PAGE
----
The Foreign Service Journal - October 2017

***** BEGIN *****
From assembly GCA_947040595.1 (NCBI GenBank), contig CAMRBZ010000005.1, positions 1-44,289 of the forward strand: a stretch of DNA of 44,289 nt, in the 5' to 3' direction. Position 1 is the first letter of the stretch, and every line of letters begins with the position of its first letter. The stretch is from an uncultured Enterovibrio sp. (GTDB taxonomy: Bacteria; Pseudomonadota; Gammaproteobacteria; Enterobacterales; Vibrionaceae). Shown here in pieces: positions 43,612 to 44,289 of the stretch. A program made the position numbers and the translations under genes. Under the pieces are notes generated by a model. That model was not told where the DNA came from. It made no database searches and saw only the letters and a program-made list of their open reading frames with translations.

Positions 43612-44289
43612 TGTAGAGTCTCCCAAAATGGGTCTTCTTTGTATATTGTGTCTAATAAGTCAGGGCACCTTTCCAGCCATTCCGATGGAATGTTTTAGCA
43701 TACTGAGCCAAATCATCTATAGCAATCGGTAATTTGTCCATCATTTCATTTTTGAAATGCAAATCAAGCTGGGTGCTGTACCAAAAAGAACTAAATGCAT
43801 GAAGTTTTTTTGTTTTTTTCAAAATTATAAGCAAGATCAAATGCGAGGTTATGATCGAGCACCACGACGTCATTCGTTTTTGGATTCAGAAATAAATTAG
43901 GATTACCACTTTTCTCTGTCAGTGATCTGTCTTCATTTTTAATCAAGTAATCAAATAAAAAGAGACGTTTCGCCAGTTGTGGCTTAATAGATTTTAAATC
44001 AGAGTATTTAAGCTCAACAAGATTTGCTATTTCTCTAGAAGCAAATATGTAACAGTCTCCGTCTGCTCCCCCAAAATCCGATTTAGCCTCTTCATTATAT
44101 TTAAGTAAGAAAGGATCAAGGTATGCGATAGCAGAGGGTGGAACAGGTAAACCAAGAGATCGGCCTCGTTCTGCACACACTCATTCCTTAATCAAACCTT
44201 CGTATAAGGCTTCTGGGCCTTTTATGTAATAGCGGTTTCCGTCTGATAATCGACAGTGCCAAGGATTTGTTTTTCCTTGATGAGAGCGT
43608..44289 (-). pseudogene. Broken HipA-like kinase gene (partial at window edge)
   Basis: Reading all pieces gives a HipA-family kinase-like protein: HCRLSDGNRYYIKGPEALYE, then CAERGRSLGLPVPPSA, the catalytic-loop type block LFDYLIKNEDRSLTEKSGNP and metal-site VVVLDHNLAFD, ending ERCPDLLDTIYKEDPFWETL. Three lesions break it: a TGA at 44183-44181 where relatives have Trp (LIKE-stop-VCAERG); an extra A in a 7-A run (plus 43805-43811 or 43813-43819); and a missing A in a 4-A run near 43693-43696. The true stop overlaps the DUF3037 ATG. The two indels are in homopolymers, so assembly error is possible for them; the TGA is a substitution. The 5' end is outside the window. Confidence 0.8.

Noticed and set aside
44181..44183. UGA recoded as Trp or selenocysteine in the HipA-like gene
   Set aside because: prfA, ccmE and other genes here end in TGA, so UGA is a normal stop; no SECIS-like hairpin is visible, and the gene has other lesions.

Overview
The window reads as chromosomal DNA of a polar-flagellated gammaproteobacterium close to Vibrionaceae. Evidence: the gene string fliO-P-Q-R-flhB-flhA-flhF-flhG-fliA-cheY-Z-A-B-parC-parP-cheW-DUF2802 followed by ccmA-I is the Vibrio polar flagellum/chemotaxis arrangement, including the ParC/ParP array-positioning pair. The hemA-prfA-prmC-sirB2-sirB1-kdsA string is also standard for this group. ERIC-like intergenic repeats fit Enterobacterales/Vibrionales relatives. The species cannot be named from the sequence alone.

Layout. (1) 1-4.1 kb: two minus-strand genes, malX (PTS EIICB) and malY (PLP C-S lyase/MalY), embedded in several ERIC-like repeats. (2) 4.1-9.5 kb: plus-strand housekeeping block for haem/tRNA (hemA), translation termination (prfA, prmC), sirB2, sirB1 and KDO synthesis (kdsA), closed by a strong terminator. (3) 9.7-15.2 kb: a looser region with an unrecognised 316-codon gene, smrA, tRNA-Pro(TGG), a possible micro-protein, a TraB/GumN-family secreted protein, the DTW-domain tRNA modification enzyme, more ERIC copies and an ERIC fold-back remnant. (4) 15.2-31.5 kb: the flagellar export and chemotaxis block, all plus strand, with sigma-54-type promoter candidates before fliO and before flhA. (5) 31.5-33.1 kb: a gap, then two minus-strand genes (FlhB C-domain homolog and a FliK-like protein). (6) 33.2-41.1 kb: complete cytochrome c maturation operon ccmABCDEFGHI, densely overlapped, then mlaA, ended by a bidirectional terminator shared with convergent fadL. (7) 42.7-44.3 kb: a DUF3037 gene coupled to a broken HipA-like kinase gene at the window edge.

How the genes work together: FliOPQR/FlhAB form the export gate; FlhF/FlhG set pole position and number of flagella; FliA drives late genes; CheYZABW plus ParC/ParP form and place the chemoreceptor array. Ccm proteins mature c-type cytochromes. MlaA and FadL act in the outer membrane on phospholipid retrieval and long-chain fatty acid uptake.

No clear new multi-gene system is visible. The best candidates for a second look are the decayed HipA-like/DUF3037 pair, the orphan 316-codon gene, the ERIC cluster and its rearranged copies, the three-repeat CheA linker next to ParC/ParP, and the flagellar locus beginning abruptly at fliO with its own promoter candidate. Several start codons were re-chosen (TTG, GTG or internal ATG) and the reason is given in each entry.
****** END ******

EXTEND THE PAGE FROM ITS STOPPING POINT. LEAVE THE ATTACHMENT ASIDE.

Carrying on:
48 OCTOBER 2017 | THE FOREIGN SERVICE JOURNAL to the Persians. Griboyedov could not ignore his role as protector of Iranian- Armenians, but he failed to recognize the sensitivities in a case involving both the fugitive’s religious con- version and his access to private matters of the Qajar court. Things took a turn for the worse when Mirza Yakub, abetted by Griboyedov’s Georgian quartermaster, Rustem-Bek, sought other Armenian converts for Russian protection. Both men’s motive seems to have been a desire to continue humiliating the Persians and rubbing their faces in the recent defeat. The pair found two female candidates for protection in the harem of Allahyar Khan, a Persian nobleman who had encouraged the original (and disastrous) attacks on Rus- sia and who bore personal grudges against both Griboyedev and Rustem-Bek. After some hesitation, the two women took asylum in the Russian embassy. Despite attempts by both Russians and Persians to find a solution, Mirza Yakub refused to back down and the seemingly oblivious Griboyedov, although angry at Rustem- Bek’s troublemaking, insisted on his right to carry out the letter of the peace treaty, including keeping Allahyar Khan’s women at the embassy. On Jan. 29, 1829, Rustem-Bek lit the last fire when he ordered the two women taken to a bathhouse near the embassy. The mes- sage was: they are being prepared for marriage, yet another insult to the honor of their Iranian Muslim husband, Allahyar Khan. Throughout the day reports spread in the city that Mirza Yakub had betrayed Islam, and that the Russians were not only holding two Muslimwomen taken from their husband but were making them convert to Christianity. The next morning a crowd gathered at the city’s main mosque, where preachers ordered the people to seize Mirza Yakub and rescue the two women. In the ensuing clash at the embassy—the Persian guards had disappeared— Mirza Yakub, a Cossack guard, several servants and several attack- ers were killed. Allahyar Khan’s men seized the two women. Angered by the deaths of their compatriots, the mob reap- peared later in the day. When a Cossack guard disobeyed Griboye- dov’s orders and killed an attacker, the mob stormed the building and murdered every Russian they found there—including Gri- boyedov. Persian authorities were helpless against the mob; when the governor of Tehran attempted to disperse them, they told him: “Go pander your wives to the Russians.” For four days, the shah and his court remained locked in their palaces. Order was finally restored when the insurrection ran out of steam. The Aftermath The Russians’ reaction to the murders was restrained. In hindsight, it is clear they had little desire to jeopardize the advantageous terms of Turk- manchai or to prolong their military occupation of Persian terri- tory while they were engaged in a war with the Ottomans in both Europe and Asia. Viceroy Paskievich and Foreign Minister Karl Vasilyevich Nesselrode found it convenient to accept the abject apologies of the shah and crown prince and their explanations that they had nothing to do with the outburst of the Tehran mob. The Qajars—who seemed unable either to conduct a war or control their own population—sent Prince KhosrowMirza, the son of Crown Prince Abbas Mirza, on a mission to St. Petersburg with a letter of apology from Fath-Ali Shah. Perhaps more effec- tive in placating the czar were gifts from the shah—essentially Griboyedov’s blood money—including an enormous diamond looted fromDelhi a century earlier. For his part, Czar Nicholas announced he was ready to forget the matter and even forgave the last installment of war indemnity, for the sake of which Griboye- dov had alienated so many of his Persian hosts. Griboyedov’s widow, Nina, remained at Tabriz where no one would tell her of her husband’s fate. In her last trimester of pregnancy, she returned to Tiflis and there heard the tragic news. Overwhelmed by grief, she lost her child. She never remarried and died of cholera in 1857. She was buried beside her husband at the Monastery of St. David near Tiflis. She had had the following words engraved on his monument: “Your spirit and your works remain eternally in the memory of Russians: Why did my love for thee outlive thee?” The final tragic irony of Griboyedov’s diplomatic career is that in May 1828, when he presented his foreign ministry bosses in St. Petersburg recommendations for future Russian policy toward Persia, he had proposed a course of mildness and leniency and of flexibility in the matter of the indemnity. When his superiors rejected his proposals, Griboyedov did not follow his own advice and best instincts. Instead, as a Russian nationalist and obedi- ent civil servant, he had no hesitation in carrying out the harsher policy his superiors ordered—a policy they softened only after he and his colleagues were murdered. n WIKIMEDIACOMMONS Princess Nina Chavchavadze WIKIMEDIACOMMONS/SHAKKO WIKIMEDIACOMMONS/FRIEDRICHRANDELL Alexis Petrovich Yermolov, by E.A. Dimitriev Mamonov Ivan Paskievich